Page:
The regular season marks the culmination of an extensive investigation into who your team will be that year. By this point, you’ve gone through free agency, the draft, training camp, and the preseason. You feel good in your decisions insofar as you can create clarity without having played meaningful games. But there are still plenty of uncertainties that remain, whether at the start of the regular season or the end, and new ones continually develop over time.
That is what I will look to address in our Buy or Sell series. In each installment, I will introduce a topic statement and weigh some of the arguments for either buying it (meaning that you agree with it or expect it to be true) or selling it (meaning you disagree with it or expect it to be false).
The range of topics will be intentionally wide, from the general to the specific, from the immediate to that in the far future. And as we all tend to have an opinion on just about everything, I invite you to share your own each morning on the topic statement of the day.
Topic Statement: Ben Roethlisberger will be throwing (statistically significantly) more passes to tight ends following JuJu Smith-Schuster’s injury.
Explanation: While Diontae Johnson has become Roethlisberger’s favorite target, Smith-Schuster was still his most trusted, the player he turned to when he needed to get out of a jam. A lot of that had to do with his ability to work the middle of the field, something that the tight ends are also called to do.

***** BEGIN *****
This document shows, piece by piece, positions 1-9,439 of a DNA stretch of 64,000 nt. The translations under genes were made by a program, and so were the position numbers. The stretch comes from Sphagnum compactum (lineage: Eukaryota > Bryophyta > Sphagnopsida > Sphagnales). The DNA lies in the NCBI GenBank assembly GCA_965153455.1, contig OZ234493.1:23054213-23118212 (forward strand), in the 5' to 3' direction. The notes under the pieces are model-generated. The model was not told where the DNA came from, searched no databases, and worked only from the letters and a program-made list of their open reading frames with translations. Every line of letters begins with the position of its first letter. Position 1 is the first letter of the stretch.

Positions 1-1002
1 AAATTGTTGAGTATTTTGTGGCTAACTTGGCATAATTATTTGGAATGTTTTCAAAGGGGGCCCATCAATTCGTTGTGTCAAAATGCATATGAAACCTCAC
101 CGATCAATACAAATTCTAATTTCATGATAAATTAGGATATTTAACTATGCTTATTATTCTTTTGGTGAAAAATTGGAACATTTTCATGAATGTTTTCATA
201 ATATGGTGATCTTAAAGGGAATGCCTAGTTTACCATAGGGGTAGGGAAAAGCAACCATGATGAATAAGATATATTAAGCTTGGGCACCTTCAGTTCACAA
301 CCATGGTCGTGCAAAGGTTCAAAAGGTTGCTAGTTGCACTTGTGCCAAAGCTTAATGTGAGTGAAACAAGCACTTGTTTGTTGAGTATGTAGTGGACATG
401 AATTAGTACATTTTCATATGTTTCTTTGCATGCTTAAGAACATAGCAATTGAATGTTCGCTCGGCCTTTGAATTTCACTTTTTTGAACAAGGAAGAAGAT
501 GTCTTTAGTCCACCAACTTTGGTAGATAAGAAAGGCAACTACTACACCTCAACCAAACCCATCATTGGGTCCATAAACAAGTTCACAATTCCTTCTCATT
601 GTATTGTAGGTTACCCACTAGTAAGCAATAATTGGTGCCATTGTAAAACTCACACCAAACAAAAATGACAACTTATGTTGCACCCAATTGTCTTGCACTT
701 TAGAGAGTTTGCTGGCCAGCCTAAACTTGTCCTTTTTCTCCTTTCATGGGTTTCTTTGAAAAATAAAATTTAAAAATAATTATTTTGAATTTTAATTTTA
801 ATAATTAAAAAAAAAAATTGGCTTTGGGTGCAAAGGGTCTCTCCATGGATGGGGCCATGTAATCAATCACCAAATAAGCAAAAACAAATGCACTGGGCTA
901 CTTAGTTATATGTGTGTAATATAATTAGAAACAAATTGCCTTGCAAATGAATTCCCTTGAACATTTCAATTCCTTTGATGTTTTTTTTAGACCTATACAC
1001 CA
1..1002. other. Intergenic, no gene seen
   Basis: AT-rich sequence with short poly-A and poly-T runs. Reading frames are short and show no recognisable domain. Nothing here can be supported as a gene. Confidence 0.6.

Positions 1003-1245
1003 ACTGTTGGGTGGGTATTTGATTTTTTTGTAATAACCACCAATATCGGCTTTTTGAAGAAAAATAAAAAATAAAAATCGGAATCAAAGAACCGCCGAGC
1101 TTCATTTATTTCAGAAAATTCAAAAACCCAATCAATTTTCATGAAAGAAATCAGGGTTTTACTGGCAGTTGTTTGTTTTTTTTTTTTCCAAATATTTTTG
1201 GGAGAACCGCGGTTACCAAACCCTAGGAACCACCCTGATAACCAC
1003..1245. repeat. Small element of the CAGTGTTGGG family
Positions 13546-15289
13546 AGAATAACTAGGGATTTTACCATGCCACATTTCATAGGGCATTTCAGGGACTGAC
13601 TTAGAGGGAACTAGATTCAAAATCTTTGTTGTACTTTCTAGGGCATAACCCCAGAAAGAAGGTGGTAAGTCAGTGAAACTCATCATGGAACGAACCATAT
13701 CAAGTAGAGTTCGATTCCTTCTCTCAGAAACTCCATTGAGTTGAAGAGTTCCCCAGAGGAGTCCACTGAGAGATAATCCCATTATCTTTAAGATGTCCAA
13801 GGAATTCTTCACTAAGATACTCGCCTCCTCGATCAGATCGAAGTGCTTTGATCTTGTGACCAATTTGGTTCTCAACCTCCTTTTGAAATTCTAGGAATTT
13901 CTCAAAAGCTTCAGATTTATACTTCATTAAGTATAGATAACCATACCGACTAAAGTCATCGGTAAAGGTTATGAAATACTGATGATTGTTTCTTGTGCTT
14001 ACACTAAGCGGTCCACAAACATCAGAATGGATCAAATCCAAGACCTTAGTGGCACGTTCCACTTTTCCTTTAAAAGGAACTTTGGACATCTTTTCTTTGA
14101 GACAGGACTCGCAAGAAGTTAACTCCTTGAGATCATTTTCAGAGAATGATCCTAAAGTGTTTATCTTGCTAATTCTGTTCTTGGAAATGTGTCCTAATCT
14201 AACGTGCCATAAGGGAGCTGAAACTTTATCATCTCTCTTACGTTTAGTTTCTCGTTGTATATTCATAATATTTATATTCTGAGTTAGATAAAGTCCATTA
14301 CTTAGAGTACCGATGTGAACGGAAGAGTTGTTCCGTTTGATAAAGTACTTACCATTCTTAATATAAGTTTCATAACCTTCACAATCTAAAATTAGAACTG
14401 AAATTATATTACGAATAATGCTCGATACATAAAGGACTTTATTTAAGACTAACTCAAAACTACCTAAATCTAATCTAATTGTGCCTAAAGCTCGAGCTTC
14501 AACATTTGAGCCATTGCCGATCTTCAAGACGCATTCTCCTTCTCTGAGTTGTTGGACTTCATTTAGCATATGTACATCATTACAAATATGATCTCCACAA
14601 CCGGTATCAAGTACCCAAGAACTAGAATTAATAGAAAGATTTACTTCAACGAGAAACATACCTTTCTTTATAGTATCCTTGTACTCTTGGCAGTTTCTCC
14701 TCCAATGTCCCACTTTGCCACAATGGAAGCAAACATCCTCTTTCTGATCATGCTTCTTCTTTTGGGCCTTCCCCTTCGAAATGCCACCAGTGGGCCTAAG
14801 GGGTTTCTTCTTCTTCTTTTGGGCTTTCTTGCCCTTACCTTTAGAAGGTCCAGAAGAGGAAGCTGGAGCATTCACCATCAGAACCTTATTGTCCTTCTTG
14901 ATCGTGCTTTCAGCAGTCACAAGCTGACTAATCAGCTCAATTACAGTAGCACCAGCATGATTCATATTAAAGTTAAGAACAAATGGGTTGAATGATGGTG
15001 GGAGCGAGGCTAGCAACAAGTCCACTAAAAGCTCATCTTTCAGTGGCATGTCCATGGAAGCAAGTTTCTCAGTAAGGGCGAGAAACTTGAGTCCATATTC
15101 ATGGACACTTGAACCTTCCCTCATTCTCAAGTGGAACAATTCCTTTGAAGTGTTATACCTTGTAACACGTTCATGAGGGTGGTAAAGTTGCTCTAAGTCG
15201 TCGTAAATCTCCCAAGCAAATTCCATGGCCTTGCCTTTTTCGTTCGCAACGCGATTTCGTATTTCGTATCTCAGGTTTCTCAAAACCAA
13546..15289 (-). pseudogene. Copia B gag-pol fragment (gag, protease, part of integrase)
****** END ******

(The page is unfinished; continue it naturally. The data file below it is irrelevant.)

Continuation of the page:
Pat Freiermuth caught two passes for seven yards on third down on Sunday. Both of them converted. That sure sounds like a Smith-Schuster stat line to me. Freiermuth more than anybody will probably be the biggest beneficiary of the void the fifth-year wide receiver leaves behind.
While he does have one dropped pass on the season (hey, it happens to everybody), the rookie has already established a reputation for being a guy who catches everything catchable in his direction, and that is reminiscent of Smith-Schuster, who caught nearly 76 percent of his targets in 2020.
Down a starting wide receiver for the year, we’re probably going to see an increase in 12 personnel as well, especially as they continue to get the running game going, making it more likely, with more tight ends available, for the position to take on targets.
I think we’re at the tipping point where we see the Steelers running the ball more than they had been, and perhaps a lot more if they’re actually successful. Not every game is going to be like Sunday where they ran 35 times and passed 25 times, but the point is, some of those targets to Smith-Schuster they might call ‘run-game extension’ plays will actually now be runs, by a running back, on handoffs out of the backfield.
The bottom line, though, is this is still an 11 personnel offense, and they still have the wide receivers to run it, with James Washington being the next man up, a guy who has produced for them in the past. A guy who has been waiting for an opportunity to produce again, and who’s not going to give up that opportunity.